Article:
Post Foods is introducing Post Goodness-To-Go breakfast shakes. Available in three flavors—Dutch Chocolate, Mocha and Tahitian Vanilla--these balanced, satisfying shakes are free of artificial flavors, colors and sweeteners. The drinks rely on a blend of agave, monk fruit and stevia and contain only 170 calories per 11-ounce single-serve, shelf-stable carton. Other ingredients include low-fat milk, milk protein concentrate, whole grain oats, soy protein isolate and inulin. A serving provides 15 grams of protein and 3 grams of fiber.

Powerful Yogurt is a super-protein Greek yogurt that aims to serve the health and performance needs of busy men with active lifestyles. The product is differentiated from existing Greek yogurts by its 20 to 25 grams of natural protein per serving, which is a “man-sized” 8-ounce container that is at least 33% larger than most individual-serving Greek yogurts. To keep sugars down to 21 to 23 grams per serving in the fruited varieties, the company uses a combination of sugar and a stevia-based sweetener.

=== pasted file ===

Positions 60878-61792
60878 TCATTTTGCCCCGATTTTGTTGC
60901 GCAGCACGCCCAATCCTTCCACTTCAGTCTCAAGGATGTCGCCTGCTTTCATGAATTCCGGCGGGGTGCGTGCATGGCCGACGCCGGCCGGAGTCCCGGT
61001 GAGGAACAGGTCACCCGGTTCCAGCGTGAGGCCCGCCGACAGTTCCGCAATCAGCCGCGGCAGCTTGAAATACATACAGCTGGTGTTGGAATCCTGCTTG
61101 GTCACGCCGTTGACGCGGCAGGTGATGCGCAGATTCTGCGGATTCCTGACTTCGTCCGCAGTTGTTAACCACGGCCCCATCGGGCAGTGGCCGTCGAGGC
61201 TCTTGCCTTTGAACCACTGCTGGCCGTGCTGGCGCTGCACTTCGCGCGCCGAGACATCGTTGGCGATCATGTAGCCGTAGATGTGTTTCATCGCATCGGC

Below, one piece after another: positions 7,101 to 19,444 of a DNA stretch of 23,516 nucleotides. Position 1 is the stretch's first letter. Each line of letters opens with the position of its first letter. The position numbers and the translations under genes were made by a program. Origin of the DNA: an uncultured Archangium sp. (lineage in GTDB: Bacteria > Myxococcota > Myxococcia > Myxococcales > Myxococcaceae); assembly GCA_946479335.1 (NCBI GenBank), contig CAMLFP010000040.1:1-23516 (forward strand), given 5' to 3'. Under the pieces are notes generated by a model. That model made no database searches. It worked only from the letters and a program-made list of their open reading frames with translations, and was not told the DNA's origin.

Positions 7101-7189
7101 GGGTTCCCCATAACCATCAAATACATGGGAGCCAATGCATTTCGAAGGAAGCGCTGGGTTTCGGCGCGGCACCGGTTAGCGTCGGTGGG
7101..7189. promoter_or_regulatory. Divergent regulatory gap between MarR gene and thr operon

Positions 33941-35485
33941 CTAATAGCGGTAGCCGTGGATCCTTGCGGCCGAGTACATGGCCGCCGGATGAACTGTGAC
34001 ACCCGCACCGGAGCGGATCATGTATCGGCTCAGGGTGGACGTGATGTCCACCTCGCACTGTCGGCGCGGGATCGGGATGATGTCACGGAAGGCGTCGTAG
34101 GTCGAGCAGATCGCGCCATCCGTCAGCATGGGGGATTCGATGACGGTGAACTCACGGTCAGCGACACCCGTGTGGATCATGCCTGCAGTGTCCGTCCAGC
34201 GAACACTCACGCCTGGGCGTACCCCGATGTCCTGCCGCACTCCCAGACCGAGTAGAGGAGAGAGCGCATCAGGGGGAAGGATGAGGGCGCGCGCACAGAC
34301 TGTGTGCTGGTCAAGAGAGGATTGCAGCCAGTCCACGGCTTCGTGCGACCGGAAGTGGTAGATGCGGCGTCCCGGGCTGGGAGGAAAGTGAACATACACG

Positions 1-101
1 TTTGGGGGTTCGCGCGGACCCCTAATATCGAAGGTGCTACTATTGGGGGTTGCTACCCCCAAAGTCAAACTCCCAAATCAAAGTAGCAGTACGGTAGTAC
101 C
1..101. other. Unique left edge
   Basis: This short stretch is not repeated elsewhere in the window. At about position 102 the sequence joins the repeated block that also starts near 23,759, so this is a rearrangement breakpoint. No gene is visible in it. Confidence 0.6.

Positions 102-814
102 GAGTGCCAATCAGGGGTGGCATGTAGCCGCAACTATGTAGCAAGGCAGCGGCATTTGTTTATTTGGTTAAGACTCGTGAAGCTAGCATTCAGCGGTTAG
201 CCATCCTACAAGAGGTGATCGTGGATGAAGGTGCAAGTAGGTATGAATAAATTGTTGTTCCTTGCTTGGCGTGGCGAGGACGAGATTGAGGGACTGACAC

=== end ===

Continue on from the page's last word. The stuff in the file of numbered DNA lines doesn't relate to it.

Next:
Most recently, the company has added Powerful Yogurt PLUS+ to the lineup. The Powerful Yogurt PLUS+ line of Greek yogurts adds hearty whole grains to the company’s signature high-protein Greek yogurt. Powerful Yogurt PLUS+ has 21 grams of inherent milk protein per 8-ounce serving. It comes in three varieties: Coconut + Quinoa, Tropical Fruit + Oats and Lemon + Chia. This line extension is also sweetened with stevia.

Link HERE to an interesting blog on “brogurt” from my friends over at Packaged Fact.